OUATIA casts a spell and expects the viewer to think and fill in the blanks. If you are up for the effort, you will likely enjoy this film.
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on April 17, 2013
Nuir Bilge Ceylon's "Once Upon a Time in Anatolia" is the complete antithesis to the conventional American crime drama, which routinely features detectives with matinee-idol looks, an assortment of plot twists and red herrings, and a series of breath-bating car chases to keep the masses from bolting for the exits.

"Once Upon a Time in Anatolia" has none of these. In fact, it features a cast of balding, sagging, middle-aged men - a police chief, a prosecutor, a doctor and two murder suspects - who have gone on a night-long search, through the dour planes of Turkey, in search of a buried body. As the night drags on, the men engage in a series of long, angst-ridden conversations that reveal how their constant exposure to and intimate involvement with the sordid and depraved aspects of the human condition have made them pessimistic and cynical about life. Yet, in the end, at least one of the characters finds a way, through a bit of professional compromise, to bring a little less darkness into the world.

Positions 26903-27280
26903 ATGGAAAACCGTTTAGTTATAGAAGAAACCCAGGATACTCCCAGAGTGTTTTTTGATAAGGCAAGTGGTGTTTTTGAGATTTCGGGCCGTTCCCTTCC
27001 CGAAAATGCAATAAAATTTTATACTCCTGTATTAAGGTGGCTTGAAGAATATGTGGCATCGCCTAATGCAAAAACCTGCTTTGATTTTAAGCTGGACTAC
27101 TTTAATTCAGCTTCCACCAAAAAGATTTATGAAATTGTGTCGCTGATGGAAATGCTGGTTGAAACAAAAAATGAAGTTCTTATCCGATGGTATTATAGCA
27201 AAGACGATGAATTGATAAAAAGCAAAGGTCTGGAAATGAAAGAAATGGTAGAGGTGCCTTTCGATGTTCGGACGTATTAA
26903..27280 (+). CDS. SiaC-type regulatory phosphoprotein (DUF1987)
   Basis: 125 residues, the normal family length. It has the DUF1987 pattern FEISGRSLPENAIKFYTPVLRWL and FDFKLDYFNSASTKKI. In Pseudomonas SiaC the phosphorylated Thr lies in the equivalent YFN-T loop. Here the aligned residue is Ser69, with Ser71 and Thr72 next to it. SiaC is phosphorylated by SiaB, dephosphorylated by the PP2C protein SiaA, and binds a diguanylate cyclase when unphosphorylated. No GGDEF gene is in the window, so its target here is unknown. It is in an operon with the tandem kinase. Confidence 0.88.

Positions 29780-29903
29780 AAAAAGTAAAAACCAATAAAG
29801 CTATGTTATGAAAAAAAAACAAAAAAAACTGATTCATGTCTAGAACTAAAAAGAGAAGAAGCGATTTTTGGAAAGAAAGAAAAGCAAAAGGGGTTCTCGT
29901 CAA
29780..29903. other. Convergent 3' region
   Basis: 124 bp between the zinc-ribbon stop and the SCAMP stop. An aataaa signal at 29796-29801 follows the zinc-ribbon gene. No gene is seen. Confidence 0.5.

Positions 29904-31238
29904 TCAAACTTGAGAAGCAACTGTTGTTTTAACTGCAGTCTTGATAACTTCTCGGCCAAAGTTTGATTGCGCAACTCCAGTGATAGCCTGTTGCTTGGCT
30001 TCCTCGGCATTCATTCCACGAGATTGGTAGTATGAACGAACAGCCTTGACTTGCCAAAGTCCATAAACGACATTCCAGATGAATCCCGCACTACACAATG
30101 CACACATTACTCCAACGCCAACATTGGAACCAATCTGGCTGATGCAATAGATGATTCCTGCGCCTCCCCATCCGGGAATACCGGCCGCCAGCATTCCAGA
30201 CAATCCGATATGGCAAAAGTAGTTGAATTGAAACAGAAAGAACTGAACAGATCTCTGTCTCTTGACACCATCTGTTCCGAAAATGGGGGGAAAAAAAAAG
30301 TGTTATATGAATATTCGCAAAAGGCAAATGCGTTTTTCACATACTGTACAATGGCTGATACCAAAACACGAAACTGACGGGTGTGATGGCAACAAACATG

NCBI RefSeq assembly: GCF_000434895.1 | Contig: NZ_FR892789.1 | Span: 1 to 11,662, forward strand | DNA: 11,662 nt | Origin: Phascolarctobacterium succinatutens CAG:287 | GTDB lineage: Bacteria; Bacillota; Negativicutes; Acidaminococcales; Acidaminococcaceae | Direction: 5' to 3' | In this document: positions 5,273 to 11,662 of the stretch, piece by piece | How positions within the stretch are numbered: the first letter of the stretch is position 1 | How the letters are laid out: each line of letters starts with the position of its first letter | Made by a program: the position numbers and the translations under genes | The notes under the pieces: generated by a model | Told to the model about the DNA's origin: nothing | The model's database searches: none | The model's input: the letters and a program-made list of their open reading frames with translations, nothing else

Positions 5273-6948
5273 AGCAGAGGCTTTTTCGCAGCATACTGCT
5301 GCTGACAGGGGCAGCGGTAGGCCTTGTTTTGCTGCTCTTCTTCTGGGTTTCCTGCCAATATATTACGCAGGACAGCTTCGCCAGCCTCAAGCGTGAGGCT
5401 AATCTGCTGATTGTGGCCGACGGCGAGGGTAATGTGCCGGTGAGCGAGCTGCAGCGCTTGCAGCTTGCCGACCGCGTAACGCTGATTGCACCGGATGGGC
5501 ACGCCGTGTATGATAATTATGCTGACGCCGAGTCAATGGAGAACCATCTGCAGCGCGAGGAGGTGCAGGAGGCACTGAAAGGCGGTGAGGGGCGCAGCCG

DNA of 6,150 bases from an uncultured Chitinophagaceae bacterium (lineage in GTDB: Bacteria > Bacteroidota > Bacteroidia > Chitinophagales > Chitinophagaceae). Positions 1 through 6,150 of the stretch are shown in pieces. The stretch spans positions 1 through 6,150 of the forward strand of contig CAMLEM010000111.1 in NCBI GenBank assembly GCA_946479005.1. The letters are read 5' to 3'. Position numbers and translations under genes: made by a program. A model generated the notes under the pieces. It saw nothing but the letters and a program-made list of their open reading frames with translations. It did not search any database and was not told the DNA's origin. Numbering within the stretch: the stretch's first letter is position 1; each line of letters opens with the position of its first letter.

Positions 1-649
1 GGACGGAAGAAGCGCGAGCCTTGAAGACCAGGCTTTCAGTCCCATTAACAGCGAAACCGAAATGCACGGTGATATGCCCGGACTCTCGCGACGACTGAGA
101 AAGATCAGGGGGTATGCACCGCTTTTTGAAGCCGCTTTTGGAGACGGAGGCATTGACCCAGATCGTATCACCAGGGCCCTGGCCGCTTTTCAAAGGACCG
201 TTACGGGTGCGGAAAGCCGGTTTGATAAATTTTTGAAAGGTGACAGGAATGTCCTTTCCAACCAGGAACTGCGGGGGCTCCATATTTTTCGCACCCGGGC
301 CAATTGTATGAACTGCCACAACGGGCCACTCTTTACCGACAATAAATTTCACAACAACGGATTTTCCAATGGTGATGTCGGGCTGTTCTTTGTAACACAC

Meanwhile, at every step in the drama, the movie drains the process of crime detection of all its "glamour."

It's a long - 157-minutes long, in fact - methodical, and frequently ponderous journey into the heart of darkness, but fine performances and a complete lack of conventionality make it a trip worth taking.
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on August 17, 2016